Pay­pal doesn’t work in Ukraine, but re­source­ful lo­cals know how to use it

Kyiv Post Legal Quarterly - - Contents - By Denys Kras­nikov kras­[email protected]­

Ukrainian en­tre­pre­neur Petro Golota sells hand­made woolen shoes on­line, on such U.S. mar­ket­places as Etsy and ebay. Both web­sites sup­port only one pay­ment sys­tem — Pay­pal.

It is a con­ve­nient in­ter­net-based money trans­fer ser­vice pop­u­lar in the West. But Pay­pal doesn’t work in Ukraine. While Ukraini­ans can use the ser­vice to send funds to other Pay­pal users, they can’t re­ceive money.

So Golota and thou­sands of other lo­cal small en­trepreneurs have to be cre­ative to find a way to earn their liv­ing by sell­ing their hand­i­craft via vir­tual mar­ket­places like Ama­zon, ebay, Etsy, Craftsy, Ravelry, and many oth­ers, where Pay­pal may be the only pay­ment op­tion. Shady in­ter­me­di­aries For more than two years, crafts­man Golota’s busi­ness has re­lied on a shady but con­ve­nient go-be­tween.

The in­ter­me­di­ary, called Western Bid, has its own Pay­pal ac­count in the United States; it re­ceives money that Golota earns on ebay and Etsy, charges a 5 per­cent com­mis­sion, and sends the rest of the money to Golota's Ukrainian bank.

"It's easy to work with them," Golota told the Kyiv Post. "Al­most legally.”

Western Bid adamantly re­fused to talk with the Kyiv Post. Its CEO Michael Bir­man said doesn't want pub­lic at­ten­tion from English­s­peak­ing com­mu­ni­ties.

An­other go-be­tween pop­u­lar with Ukrainian free­lancers, Seller-on­line, was also shy about its op­er­a­tions and ser­vices. "We would (talk to you) if you were our client," the op­er­a­tor said, sev­eral times re­fus­ing to give his name.

Law firm epravo co-founder Vi­talii Vla­siuk said such a re­ac­tion could mean that both en­ter­prises are work­ing in the "gray zone" abroad — their op­er­a­tions are not reg­u­lated by cur­rent laws, but they’re try­ing to keep a low pro­file.

Both Etsy and ebay re­fused to talk with the Kyiv Post about these firms as well.

Even though Ukraine’s free­lancer com­mu­nity ad­mits such in­ter­me­di­aries are in­deed dodgy, many small en­trepreneurs, in­clud­ing Golota, are happy they ex­ist — there’s sim­ply no other easy op­tion for them.

For­eign banks

There are other ways to get around the lack of full Pay­pal ser­vice in Ukraine.

Pay­pal is widely used not be­cause its ser­vice is unique, but sim­ply be­cause this com­pany has come to dom­i­nate the global mar­ket for elec­tronic pay­ments.

And so Ukrainian Ju­lia Kyry­luck — even though she sells trans­la­tion ser­vices, man­ages so­cial me­dia and does not work with mar­ket­places at all — has to use Pay­pal some­times. Her cus­tomers "do not al­ways want, or can­not" use al­ter­na­tives to the ser­vice, she said.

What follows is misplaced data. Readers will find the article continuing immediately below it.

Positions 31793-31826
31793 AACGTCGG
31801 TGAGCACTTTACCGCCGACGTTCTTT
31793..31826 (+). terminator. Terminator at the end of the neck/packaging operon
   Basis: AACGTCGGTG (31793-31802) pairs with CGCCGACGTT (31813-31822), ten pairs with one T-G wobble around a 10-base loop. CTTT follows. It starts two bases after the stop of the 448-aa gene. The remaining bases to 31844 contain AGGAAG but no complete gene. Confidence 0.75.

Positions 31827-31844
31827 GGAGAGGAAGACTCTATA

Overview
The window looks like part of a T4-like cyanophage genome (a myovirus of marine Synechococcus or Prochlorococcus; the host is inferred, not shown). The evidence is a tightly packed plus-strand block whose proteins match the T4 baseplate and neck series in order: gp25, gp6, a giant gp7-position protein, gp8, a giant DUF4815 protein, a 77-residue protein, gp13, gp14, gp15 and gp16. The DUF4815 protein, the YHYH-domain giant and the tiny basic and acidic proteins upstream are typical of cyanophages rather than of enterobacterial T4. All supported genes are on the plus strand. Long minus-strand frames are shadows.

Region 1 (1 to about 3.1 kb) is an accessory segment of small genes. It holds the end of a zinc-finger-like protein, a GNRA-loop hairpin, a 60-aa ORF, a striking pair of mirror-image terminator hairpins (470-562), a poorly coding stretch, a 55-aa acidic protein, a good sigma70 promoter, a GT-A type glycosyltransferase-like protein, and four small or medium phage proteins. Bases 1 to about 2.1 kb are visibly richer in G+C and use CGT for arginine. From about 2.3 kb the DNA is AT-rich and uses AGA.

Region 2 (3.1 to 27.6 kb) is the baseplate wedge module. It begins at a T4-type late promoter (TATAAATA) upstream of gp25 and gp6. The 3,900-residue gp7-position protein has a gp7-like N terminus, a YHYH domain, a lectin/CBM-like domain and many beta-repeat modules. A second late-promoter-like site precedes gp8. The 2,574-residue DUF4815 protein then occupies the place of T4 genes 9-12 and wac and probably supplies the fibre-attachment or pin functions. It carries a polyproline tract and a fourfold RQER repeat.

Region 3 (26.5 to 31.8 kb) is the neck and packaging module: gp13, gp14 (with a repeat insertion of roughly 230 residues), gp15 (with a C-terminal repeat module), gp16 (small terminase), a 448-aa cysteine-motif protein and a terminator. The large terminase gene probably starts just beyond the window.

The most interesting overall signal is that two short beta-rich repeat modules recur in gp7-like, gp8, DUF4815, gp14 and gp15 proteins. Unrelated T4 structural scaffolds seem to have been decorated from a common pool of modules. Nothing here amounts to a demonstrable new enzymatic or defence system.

"And no ar­gu­ment can con­vince them," she told the Kyiv Post. "They say, 'I got used to it and that's all.'"

The prob­lem made Kyry­luck go a long way to find a so­lu­tion — lit­er­ally: When she went to Thai­land on a travel visa, she ap­proached 10 lo­cal banks to open an ac­count there. Many re­fused be­cause she was not vis­it­ing the

coun­try for busi­ness rea­sons, but one agreed.

Now, back in Ukraine, she works re­motely, re­ceives pay­ments to her Thai Pay­pal ac­count, trans­fers the money to the Thai bank linked to it (this takes two weeks), and then — sends the money to Ukraine through ser­vices like Money­gram or Western Union.

These money trans­fer ser­vices car­ried out trans­ac­tions worth over $9 bil­lion in 2017, ac­cord­ing to the Na­tional Bank of Ukraine, the coun­try’s cen­tral bank.

A lot of Ukrainian free­lancers ex­ploit schemes sim­i­lar to Kyry­luck's. Some have stud­ied or worked abroad and kept their for­eign bank ac­count; when Pay­pal asks such users to pro­vide proof that the per­son still lives abroad, some give up their ac­count, while oth­ers re­sort to pho­to­shop­ping util­ity bills with a for­eign ad­dress.

Oth­ers have friends abroad who are will­ing to let them use their Pay­pal ac­counts.

Kyry­luck's Thai bank card ex­pires in 2020. She will have to go back to Tai­wan and ask it to reis­sue the card. Oth­er­wise, she said she might go to Columbia or Panama, where she heard banks re­quire even fewer doc­u­ments to open an ac­count.

Tallinn op­tion

Af­ter Es­to­nia, a Baltic coun­try of 1.3 mil­lion peo­ple, in­tro­duced e-res­i­dency in 2014 — which al­lows non-es­to­ni­ans to get ac­cess to Es­to­nian ser­vices such as com­pany for­ma­tion, bank­ing, and pay­ment pro­cess­ing — Ukraini­ans gained an­other way to get hold of a full-fledged Pay­pal ac­count.

How­ever, this way is not hugely pop­u­lar, as en­trepreneurs in Es­to­nia have to pay 20 per­cent in taxes, whereas the tax in Ukraine is just 5 per­cent. Only 2,500 Ukraini­ans have Es­to­nian e-res­i­dency.